I was having nightmares, that rage that I couldn’t control and as a police officer as you can imagine it’s not a great thing. I had bouts of depression and I think that ties in with the hopelessness and helplessness that I felt. I definitely had what they call the survivor’s guilt, because two of my friends died in the rescue efforts in Ground Zero and I wondered “Why am I here when these other 2.600 other people lost their lives on that day?”. I felt guilty for being alive and that’s something I only recently started dealing with in a positive way with my therapist and my psychiatrist.

In 2019 I was having a conversation with a neighbor of mine and out of the blue she asked me “You were a cop in New York, right? Were you at Ground Zero?” I had disassociation again, I was off someplace else, very much like my physical body was able to continue that conversation with her, even a pretty coherent one, but it triggered something that caused for months a greater frequency of disassociation. I was having many more flashbacks and nightmares which were particularly graphic, violent and disturbing. So a few months later I thought it was PTSD and I took online quizzes and in everyone my score was off the charts, I had severe PTSD.

I had to do something, I couldn’t live like this; while driving I could suffer disassociation and I would be gone for like one mile, like space out and then jump back into my body. I could have killed somebody, I had to get help. I asked my physician what he knew about PTSD and I burst into tears, he put his hand on my shoulder and said “I don’t know much about it, but I know I’m going to get you some help”. He set me up a couple of appointments with a psychiatrist and a therapist, but as is pretty common the first mental health professional is not the right one for your specific case. I later found a psychiatrist who was a twenty-five year combat veteran who is exceptionally well versed in PTSD with military and first responders, and I also found a therapist who has six years experience with US military as a contractor and working mostly with first responders now. Both has been tremendously helpful to me in trying to live as a normal life as I can now.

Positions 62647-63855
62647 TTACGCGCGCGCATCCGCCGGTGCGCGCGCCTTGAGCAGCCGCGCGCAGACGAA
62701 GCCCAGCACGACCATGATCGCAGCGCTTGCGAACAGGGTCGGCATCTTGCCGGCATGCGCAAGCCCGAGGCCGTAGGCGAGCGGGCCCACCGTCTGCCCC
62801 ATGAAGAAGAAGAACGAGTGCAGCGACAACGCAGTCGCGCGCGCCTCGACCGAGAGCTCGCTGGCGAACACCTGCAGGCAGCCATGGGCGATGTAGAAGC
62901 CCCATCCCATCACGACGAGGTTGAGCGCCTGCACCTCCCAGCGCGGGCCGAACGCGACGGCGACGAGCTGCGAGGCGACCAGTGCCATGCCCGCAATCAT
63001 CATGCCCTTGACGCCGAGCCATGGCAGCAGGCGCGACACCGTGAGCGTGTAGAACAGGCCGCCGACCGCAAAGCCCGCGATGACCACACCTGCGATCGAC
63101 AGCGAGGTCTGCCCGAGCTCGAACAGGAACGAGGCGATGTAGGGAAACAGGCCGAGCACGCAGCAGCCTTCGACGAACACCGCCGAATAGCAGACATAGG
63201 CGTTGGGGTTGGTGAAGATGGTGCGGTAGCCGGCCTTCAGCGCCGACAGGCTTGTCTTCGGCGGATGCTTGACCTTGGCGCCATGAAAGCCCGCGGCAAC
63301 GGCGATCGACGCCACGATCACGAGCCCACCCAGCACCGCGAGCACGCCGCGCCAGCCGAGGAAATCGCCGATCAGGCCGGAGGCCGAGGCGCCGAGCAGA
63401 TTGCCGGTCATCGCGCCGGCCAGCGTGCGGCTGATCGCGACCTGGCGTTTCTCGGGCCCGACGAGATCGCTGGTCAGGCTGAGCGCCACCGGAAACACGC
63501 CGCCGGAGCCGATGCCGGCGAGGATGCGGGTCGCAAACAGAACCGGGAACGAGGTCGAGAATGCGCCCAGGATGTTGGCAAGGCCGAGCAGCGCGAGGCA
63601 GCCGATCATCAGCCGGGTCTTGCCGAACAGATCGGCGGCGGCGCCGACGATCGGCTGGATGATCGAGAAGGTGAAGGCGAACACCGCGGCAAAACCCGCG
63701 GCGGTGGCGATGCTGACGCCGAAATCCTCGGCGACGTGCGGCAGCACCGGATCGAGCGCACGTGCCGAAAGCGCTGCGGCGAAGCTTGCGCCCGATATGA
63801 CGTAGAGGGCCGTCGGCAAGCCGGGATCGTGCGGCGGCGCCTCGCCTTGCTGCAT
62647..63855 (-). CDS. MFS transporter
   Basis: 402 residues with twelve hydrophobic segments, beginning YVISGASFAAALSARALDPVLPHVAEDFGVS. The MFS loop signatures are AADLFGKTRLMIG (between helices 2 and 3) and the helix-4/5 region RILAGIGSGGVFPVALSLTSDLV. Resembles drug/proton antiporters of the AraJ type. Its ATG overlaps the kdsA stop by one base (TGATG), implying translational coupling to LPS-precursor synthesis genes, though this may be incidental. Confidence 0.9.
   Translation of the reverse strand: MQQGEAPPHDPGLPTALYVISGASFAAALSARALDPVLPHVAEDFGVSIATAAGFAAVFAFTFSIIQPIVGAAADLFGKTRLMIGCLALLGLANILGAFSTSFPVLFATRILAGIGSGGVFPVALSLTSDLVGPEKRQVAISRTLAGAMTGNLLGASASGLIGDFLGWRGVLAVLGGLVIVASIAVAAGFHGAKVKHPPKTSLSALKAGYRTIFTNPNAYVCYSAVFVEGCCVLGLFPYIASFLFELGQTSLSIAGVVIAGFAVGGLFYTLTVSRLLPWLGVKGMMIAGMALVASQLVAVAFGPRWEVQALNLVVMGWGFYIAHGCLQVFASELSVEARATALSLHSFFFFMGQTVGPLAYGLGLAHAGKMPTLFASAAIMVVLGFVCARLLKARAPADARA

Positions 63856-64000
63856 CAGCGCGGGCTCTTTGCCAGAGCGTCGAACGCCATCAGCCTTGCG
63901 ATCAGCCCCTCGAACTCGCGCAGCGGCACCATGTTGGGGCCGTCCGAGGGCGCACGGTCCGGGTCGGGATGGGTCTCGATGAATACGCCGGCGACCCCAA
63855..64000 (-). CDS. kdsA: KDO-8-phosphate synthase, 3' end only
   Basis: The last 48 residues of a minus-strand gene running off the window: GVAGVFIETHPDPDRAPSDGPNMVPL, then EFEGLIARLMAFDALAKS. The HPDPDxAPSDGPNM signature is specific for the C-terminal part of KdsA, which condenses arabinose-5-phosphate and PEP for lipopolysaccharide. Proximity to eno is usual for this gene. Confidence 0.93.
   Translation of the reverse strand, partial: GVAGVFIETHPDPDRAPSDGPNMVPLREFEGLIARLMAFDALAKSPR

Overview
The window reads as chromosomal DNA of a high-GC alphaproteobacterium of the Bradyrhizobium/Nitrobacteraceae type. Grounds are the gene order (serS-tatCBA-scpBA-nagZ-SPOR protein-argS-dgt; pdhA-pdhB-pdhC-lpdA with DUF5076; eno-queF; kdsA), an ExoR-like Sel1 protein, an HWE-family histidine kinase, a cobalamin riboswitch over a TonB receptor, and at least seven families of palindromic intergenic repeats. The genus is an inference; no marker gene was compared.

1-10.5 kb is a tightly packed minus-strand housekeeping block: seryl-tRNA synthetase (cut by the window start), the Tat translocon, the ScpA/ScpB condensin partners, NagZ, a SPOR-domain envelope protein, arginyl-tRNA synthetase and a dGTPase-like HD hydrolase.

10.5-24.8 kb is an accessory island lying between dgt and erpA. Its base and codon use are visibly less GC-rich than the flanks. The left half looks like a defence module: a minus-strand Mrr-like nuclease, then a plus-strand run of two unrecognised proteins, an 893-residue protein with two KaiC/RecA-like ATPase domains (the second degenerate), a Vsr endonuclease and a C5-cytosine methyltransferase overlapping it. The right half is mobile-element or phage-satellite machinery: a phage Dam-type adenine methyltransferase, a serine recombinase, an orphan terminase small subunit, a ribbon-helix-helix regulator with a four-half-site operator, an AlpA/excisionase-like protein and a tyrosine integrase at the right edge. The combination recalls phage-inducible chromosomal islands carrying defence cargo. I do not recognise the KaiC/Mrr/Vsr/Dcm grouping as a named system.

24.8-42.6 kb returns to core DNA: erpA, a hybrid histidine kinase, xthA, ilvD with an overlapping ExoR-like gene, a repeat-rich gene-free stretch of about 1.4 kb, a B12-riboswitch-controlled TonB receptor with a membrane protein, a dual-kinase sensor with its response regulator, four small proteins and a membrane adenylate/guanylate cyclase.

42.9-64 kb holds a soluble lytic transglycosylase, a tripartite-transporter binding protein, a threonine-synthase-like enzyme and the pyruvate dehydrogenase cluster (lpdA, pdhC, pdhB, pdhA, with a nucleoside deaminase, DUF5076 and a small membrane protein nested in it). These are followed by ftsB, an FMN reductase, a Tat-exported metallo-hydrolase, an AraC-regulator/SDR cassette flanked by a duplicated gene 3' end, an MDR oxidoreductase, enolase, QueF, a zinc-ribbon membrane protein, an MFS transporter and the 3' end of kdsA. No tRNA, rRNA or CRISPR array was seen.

9/11 unfortunately still is very haunting to me. I still have what is known in PTSD as “intrusive thoughts”, randomly through the day I would think of things such as the girl with the red sweatshirt, or if a cold breeze would hit me I remember how cold it was at Ground Zero, or the smell of an outdoor wood fire can remind me of the fires at Ground Zero. There are a lot of things that can trigger me and a lot of triggers that I’m not aware of that I’m trying to recognize. It hasn’t been easy for my family either, they have been very brave and loving as they try to help me work through this; I appreciate what they do, I’m sure I was not an easy guy to live with before 9/11 but PTSD takes your worst possible attributes and turns them all the way up.

Undicisettembre: Have you been to the 20th anniversary celebrations last year?

Craig Mazzara: I have not. But one of the things that we do here is we have commemorative ceremonies at our base of operations. We would get dressed in our uniforms, go out, salute the flag and have moment of silence for the people who lost their lives. This is what we do, but I have never attended one of the big celebrations.

After the clean up process at Ground Zero was finished, I couldn’t get myself in the vicinity of the World Trade Center until 2015 when I went to the memorial with my daughter. No surprise, I just cried thinking about everyone that was lost. But also, just being at that sacred ground brought back the memories of how it was; I was there looking at the pools but I could still see the pile and the debris field. It was beautiful and terrifying at the same time.

Would I go back? No, I would not.

Nessun commento: